Tia Mowry, Jackee Henry, Tim Reid, Tamera Mowry in 'Sister, Sister'
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Netflix Added Seven Classic Black Sitcoms To Its Service, And The Internet Is Rejoicing

Girlfriends! Moesha! The Parkers! Sister, Sister!

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Three weeks ago, after stumbling across a since-disproven rumor that Bravo overlord Andy Cohen had secured Oscar-winning actress Mo'Nique as the newest Real Housewives of Atlanta castmember, I found myself desperately wanting to veg out with some reruns of her early-aughts sitcom The Parkers. Unfortunately, when I looked for it, the best I could find were some low-quality rips that had been illegally uploaded to YouTube. But apparently, the Netflix gods felt my pain because, today, they announced that not only is The Parkers coming to the streaming service in the coming months, but so are six other popular Black sitcoms, including Moesha, The Game, Sister, Sister, Girlfriends, Half & Half, and One on One.

The announcement came via Netflix's Strong Black Lead Twitter account, which regularly spotlights all of the streaming service's Black-specific offerings. "Time to pop bottles," their tweet read. "The following classic shows are coming to Netflix (US)." The seven aforementioned shows are all Black-led sitcoms that ran in the 90s and/or early 2000s and will now be added to the leading streaming service sometime in between August 1st and October 15th.

For those who did not grow up watching these beloved classics, here is a short description of each: Moesha starred singer Brandy as a high school student juggling her social life with her family life. Girlfriends transposed the familiar formula of Sex and the City onto a group of incredibly different Black women, including the always superb Tracee Ellis Ross as the show's center. It eventually birthed the spinoff The Game, which followed the wives and girlfriends of professional football players, one who was played by Tia Mowry, who also starred in Sister, Sister alongside her sister Tamera Mowry as two twins who were separated at birth only to spontaneously reunite later in life and move back in with each other.

A similar vibe runs throughout Half & Half, which follows two estranged half-sisters as they try to forge a sisterly bond as two vastly different adults. One On One tells the story of a former athlete whose easygoing, bachelor-adjacent lifestyle is upended when his ex-wife moves out of the country, leaving him responsible for raising their teenage daughter, who is played by Proud Family's Kyla Pratt. And finally, there's The Parkers, an uproariously funny comedy that stars Mo'Nique as a mother that decides to re-enroll at school...at the same community college where her daughter (played by Countess Vaughn) is currently attending.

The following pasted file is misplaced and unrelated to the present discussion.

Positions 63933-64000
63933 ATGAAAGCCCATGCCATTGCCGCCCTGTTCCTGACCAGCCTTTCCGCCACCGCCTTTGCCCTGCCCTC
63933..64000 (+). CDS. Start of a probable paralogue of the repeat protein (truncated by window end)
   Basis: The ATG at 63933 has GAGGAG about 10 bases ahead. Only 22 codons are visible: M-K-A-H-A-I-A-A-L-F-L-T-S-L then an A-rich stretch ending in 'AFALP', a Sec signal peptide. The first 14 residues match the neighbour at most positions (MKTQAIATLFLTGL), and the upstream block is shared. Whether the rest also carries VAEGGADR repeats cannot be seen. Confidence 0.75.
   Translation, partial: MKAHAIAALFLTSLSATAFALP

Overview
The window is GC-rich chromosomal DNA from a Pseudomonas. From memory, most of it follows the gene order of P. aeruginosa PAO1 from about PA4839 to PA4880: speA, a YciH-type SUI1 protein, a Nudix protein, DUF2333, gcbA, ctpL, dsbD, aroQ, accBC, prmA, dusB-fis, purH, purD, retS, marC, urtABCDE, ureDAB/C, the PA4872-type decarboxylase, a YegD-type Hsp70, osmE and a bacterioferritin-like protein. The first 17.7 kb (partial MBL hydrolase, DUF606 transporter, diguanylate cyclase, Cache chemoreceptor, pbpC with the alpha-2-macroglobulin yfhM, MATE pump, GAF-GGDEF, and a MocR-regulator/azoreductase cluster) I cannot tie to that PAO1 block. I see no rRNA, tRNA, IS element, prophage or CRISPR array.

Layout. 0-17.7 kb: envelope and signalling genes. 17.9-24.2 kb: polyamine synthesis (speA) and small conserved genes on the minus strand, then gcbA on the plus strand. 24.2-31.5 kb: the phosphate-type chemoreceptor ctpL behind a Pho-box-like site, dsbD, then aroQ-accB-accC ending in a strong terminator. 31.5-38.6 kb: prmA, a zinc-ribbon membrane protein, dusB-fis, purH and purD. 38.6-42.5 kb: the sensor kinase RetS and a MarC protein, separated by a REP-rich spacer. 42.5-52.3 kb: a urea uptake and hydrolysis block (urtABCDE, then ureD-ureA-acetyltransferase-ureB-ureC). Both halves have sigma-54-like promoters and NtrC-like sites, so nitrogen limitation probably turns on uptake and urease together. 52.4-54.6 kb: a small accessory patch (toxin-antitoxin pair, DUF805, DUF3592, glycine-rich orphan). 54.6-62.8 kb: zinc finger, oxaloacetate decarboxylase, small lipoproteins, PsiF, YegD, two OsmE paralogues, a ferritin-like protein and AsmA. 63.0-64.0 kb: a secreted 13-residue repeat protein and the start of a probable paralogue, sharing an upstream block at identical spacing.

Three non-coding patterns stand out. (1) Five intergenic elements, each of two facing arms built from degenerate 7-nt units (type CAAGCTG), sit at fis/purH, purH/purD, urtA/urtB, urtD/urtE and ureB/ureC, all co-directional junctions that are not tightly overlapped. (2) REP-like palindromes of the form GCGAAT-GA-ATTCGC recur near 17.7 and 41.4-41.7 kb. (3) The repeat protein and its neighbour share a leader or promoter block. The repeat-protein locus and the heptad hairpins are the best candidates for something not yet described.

Twitter was quick to celebrate the news, with many fans of the sitcoms asking Netflix to consider including other classics like Martin and In Living Color.

It's fantastic that we are finally getting these sitcoms on Netflix, but their 2020 streaming service debuts take on an added resonance when considering how prized similar white sitcoms like Friends, The Office, and Seinfeld have become for whatever streaming service they happen to be streaming on at any given time. While Netflix willingly spent $100 million to keep Friends in its library for one year, many of the most fondly-remembered Black sitcoms (particularly those whose reputations haven't been tainted by disturbing stories about their creators) have long been relegated to television purgatory, only available to watch via syndicated reruns, illegal downloads, or by shelling out an exorbitant amount of money for a DVD boxset. (Also, let's be real, I'm the only millennial alive that even still has a DVD player.)

Anyway, if you need me, I'll be glued to my TV screen for the foreseeable future.

Find a calendar of the new Netflix additions below.

August 1st: Moesha

August 15th: The Game, Seasons 1-3

September 1st: Sister, Sister

September 11th: Girlfriends

October 1st: The Parkers

October 15th: Half & Half

October 15th: One on One

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